Specialized loops

General OpenMP discussion

Specialized loops

Postby djvp » Fri Jul 19, 2013 12:07 pm

I am new to the community so please be patient with me if I ask dumb questions. I plan to use OpenMP in several different locations in the code. At times I want OpenMP to use as many threads as it thinks it wants to use on open ended loops and then there are other times I have a highly specialized parallel scheme where I know exactly the number of threads I want. It is this latter case where I have a question.

I have a small loop of not more than three passes where each pass is highly CPU intensive and no index cross talk is required. I have learned that the main thread takes on a pass so I at most need two more threads. What is the most efficient way to tell OpenMP what I want?

I have experimented a little but not really knowing what I am doing and how it may affect my other uses of OpenMP. I would appreciate a knowledgeable review.

Code: Select all
//#pragma omp parallel num_threads(2), default(shared)
//#pragma omp for private(i), schedule(dynamic, 1)
#pragma omp parallel for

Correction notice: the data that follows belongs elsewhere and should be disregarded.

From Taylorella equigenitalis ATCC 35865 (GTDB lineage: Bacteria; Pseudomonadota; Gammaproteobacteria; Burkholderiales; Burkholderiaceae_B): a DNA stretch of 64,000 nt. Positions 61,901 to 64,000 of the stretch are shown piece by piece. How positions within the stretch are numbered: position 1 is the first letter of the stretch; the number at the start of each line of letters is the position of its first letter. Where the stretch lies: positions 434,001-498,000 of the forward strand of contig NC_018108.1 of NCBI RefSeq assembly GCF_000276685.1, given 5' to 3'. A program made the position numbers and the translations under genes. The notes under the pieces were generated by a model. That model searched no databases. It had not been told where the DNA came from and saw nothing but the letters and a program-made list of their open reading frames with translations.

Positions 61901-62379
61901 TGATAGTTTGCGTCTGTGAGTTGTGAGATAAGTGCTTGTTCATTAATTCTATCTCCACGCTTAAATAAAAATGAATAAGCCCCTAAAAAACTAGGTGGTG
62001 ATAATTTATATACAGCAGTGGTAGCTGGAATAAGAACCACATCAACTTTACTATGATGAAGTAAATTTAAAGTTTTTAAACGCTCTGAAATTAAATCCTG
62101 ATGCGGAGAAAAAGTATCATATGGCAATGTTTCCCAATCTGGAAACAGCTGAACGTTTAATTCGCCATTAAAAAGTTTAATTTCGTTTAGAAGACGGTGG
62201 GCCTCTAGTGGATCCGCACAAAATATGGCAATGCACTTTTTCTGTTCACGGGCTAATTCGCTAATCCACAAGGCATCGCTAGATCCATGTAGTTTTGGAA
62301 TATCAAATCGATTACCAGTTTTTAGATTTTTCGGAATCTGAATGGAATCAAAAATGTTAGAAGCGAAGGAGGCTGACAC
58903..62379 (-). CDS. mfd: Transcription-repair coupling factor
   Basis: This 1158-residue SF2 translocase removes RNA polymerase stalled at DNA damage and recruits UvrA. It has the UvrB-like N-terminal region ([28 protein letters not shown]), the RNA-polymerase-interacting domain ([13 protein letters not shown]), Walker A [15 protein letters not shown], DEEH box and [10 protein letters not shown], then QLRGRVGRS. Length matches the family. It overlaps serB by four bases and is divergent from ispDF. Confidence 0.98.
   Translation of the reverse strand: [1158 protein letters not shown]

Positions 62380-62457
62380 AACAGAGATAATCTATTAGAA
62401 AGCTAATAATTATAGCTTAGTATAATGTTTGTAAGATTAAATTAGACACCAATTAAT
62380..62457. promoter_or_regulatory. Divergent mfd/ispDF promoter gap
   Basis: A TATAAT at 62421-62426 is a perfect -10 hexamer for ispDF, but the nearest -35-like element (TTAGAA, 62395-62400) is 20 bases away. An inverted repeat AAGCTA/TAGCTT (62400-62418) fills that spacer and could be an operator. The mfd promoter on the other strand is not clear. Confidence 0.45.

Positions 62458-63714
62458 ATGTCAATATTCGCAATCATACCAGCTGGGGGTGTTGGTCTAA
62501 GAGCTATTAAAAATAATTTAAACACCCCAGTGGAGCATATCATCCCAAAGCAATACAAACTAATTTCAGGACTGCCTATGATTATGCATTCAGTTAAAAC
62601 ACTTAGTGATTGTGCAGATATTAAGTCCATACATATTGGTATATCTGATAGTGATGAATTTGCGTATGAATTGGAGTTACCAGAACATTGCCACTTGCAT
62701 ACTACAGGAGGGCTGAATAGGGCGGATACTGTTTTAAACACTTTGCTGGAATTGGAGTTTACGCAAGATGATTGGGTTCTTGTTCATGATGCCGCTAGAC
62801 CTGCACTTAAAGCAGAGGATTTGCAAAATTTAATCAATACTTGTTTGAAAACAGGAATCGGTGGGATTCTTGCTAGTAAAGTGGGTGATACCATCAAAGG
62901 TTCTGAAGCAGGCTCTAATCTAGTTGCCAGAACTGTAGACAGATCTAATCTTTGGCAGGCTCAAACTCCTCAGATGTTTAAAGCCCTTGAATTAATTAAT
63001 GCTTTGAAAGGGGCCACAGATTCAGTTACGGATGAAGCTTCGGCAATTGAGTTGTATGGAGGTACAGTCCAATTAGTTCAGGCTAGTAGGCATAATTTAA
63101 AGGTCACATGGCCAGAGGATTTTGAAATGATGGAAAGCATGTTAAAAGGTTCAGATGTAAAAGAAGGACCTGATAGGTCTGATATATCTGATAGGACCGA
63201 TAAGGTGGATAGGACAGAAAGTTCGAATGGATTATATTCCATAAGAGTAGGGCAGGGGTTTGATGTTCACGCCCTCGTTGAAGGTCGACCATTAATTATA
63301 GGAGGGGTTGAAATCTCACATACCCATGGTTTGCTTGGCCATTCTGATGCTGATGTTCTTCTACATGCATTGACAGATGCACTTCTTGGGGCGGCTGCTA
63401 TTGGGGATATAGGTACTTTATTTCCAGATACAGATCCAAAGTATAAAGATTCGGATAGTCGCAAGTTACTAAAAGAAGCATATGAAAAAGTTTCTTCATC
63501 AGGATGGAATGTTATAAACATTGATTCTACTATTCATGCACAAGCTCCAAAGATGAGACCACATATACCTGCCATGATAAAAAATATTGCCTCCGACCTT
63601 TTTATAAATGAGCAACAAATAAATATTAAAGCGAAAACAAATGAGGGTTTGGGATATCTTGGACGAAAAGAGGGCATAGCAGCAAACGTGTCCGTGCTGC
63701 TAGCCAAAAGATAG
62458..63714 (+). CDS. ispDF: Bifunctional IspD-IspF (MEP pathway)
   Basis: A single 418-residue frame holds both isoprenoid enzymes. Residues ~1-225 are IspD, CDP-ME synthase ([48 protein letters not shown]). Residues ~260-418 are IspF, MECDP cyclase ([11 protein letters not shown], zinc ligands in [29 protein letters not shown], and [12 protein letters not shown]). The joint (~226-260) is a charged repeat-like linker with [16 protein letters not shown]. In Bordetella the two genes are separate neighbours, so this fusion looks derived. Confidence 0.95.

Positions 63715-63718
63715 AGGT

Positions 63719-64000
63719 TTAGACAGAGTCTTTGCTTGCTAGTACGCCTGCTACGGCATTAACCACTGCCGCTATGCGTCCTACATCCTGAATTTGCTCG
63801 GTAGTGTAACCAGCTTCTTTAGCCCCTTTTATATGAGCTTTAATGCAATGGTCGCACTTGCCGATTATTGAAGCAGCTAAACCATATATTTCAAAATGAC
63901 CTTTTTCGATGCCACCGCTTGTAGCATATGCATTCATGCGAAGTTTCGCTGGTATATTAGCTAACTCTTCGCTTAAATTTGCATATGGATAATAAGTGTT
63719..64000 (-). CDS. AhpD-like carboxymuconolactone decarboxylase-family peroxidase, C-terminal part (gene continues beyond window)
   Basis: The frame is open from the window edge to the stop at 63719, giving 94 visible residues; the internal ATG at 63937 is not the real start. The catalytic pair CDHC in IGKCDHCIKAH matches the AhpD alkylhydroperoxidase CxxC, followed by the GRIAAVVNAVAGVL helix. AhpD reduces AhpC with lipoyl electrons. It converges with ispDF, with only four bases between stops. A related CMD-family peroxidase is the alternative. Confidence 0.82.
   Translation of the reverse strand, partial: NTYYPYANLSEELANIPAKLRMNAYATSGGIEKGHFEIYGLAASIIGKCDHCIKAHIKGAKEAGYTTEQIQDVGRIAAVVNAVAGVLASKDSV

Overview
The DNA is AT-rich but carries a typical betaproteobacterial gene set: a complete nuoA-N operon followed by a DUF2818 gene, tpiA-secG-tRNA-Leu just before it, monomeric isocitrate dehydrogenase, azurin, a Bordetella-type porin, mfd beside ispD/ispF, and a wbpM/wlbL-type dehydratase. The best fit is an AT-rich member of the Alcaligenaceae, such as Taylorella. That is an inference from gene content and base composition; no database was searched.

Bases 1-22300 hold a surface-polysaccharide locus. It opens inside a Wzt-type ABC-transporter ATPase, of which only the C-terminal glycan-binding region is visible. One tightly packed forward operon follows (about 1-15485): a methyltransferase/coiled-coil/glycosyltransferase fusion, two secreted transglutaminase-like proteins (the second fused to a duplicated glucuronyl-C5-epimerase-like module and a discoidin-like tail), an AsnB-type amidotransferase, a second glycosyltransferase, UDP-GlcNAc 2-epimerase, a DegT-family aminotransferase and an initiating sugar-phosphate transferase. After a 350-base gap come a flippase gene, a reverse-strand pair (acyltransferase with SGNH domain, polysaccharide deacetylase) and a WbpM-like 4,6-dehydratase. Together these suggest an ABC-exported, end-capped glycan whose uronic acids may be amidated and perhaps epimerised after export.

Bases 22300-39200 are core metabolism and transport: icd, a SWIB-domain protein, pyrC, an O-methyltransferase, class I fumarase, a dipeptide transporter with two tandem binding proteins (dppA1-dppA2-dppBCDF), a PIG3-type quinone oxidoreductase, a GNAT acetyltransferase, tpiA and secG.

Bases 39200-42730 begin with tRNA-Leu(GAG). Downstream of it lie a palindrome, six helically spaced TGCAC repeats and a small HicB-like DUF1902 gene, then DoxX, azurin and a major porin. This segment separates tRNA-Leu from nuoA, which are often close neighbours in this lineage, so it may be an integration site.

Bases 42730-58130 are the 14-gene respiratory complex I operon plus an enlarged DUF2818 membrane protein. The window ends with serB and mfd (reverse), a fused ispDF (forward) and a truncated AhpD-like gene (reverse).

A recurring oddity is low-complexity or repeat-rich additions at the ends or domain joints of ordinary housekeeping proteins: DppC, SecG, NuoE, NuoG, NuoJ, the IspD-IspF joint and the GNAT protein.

for(i=0; i<notMoreThan3; ++i)
    {
    parallizableCPUIntensiveWork(i);
    }


Thanks,
djvp
djvp
 
Posts: 1
Joined: Fri Jul 19, 2013 11:26 am

Re: Specialized loops

Postby MarkB » Mon Jul 22, 2013 2:32 am

Hi there,

The code you posted will work OK. If the parallel region uses more than 3 threads, then the extra threads will idle in the barrier at the end of the parallel region, so don't do any harm, unless you really want/need the extra threads to go to sleep for this period.

You can use the num_threads clause to specify exactly the number of threads you require, though note that this number includes the master thread (i.e. num_threads(2) will only create one additional thread). The num_threads clause does not affect the number of threads used for subsequent parallel regions.

If the number of loop iterations does not exceed the number of threads, then using the dynamic schedule is of no benefit, since each thread will still only get one
iteration.

Hope that helps,
Mark.
MarkB
 
Posts: 450
Joined: Thu Jan 08, 2009 10:12 am
Location: EPCC, University of Edinburgh


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